Headline June 14, 2018/ ''' *AVIATION'S -INTELLIGENT MACHINES- AVIONICS* '''



THE WORLD STUDENTS SOCIETY : most lovingly and respectfully called, !WOW!, the exclusive ownership of every single student in the universe-

Wishes everybody a great and a solemn, Eid. The World Students Society prays for peace and prosperity and dignity for Mankind. 

So on the future of Flying, we stop to see, if we can catch an early glimpse in the mockup at Rockwell Collins in North Carolina, where interior systems designer are using virtual reality to find and fix mistakes before a design is done.

''Designs ''fail quicker and cheaper''...................

Consider that airline pilots do recurrent training in a simulator on a regular basis, bringing a simulated setting to other areas of the industry is not a new concept.

It is only recently, however, that the improved quality and lower cost of virtual reality have made its widespread use practical.

With all the showy advantage of virtual reality, some airlines are trying to turn the ''wow'' into revenue. At a pop up cafe in London earlier this month, Air Canada invited visitors to watch a  Boeing 787 Dreamliner flight in virtual reality.

The German airline Lufthansa prepared a 360 video of the interior of its long-haul aircraft, and its employees presented viewing goggles to ticketed passengers waiting at boarding gates in Newark and Frankfurt last year.

After watching the show, Lufthansa asked if they wanted to purchase an upgrade to a premium economy seat.

''How can you communicate a travel product?  This is the problem in the industry,'' said Torsten Wingenter, Lufthansa's senior director of digital innovations.

Virtual reality gave the company the ''first chance to show the product in an emotional way.''

After the test, the emotion at the airline can be described a happy. A number of economy passengers paid $299 more to fly in premium economy after viewing the cabin in virtual reality. Mr. Winenter would not say how many, but that it was ''a significant number.''


In December, Lufthansa passengers flying out  Los Angeles  will be able to use what Jet Blue customers in Boston are already using   -boarding gates  that let passengers onto the airplane with no paper ticket or electronic boarding pass, just a face that matches their passport photos.

On two Jet Blue routes, from Boston to Aruba and the Dominican Republic, passengers stand in front of a camera that take their picture and compares with the travelers image in the passport database of  Customs and Border Protection.

''We're seeing about three seconds for the photograph to be taken, transmitted and a positive response back,'' said Jonna Geraghty, Jet Blues executive vice president of customer experience.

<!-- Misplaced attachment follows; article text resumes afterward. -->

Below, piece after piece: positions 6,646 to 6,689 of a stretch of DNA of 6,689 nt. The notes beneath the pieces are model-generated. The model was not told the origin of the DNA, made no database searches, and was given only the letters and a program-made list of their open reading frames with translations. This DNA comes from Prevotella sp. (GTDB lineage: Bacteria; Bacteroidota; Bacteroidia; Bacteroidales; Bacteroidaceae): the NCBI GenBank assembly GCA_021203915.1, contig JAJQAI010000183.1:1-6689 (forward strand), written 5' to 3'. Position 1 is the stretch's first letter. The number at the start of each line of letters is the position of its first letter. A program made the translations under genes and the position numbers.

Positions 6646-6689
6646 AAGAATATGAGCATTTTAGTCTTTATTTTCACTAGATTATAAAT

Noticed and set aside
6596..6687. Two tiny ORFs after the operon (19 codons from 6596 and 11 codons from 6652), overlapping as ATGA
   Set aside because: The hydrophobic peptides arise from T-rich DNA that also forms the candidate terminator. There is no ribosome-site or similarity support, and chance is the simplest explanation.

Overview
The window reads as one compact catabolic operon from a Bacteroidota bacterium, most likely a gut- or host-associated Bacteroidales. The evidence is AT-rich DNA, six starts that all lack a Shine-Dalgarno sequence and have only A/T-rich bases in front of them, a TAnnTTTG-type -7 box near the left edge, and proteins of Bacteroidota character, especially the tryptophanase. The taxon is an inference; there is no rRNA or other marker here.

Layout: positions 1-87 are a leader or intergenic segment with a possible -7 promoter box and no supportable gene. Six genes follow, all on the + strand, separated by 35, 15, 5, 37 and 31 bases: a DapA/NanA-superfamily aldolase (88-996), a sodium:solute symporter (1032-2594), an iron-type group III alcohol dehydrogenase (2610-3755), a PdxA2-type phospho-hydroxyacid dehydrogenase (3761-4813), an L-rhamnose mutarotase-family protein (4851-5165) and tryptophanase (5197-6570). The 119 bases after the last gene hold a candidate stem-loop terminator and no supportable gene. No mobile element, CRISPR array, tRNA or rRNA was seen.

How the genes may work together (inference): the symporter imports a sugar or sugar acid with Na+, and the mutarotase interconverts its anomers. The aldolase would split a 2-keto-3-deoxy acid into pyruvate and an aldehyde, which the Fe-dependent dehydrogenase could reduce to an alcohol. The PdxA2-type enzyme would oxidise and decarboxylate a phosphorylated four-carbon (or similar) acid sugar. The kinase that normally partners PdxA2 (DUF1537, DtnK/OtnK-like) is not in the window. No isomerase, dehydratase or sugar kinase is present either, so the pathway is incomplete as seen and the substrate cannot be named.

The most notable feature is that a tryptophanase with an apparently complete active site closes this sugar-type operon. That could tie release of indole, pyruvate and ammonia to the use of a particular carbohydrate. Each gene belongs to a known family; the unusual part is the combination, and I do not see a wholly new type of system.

Facial recognition will be expanded. Ms. Geraghty said this was the beginning of a new era for travelers.

''You can go into an airport, and you won't need to shoe a boarding card, you won't need to pull a passport,'' she said. ''There will be no bag tag, no lines, you almost walk right onto an aircraft. That's the world I look forward to.''


Ms. Geraghty is like many aviation technology specialists who look at developments in other industries and think about how they could improve air travel.

In a workshop in Geneva, SITA has several robots that travel to industry conferences around the world to start conversations about how autonomous vehicles may be used in aviation.

One robot, named Kate, is a self-directed check-in-kiosk that moves to areas of congestion as needed. the other robot, Leo, takes bags from passengers and deposits them where they are need to be to get sent to the right destination.

Whether Kate or Leo end up at your local airport is not the point, said Mr. Peters, SITA's technology chief.

''The robots are also demonstrators to get people talking about what is the future of autonomous vehicles in the airport,'' Mr. Peters said. But for all that technology has to offer, one of the most important tests how well the next new gadget plays with people.

''Some things can be prototyped and some things can't,'' he said. ''Somethings you have to have a physical interaction with to figure out what works.'' 

With respectful dedication to the Aviation experts, Aeronautical Engineers, and Avionics masters, and then Teachers, Students, Professors and Teachers of the world. And with special dedication to Student Shyaan Hassnain Ahmad, A-Levels/Roots.

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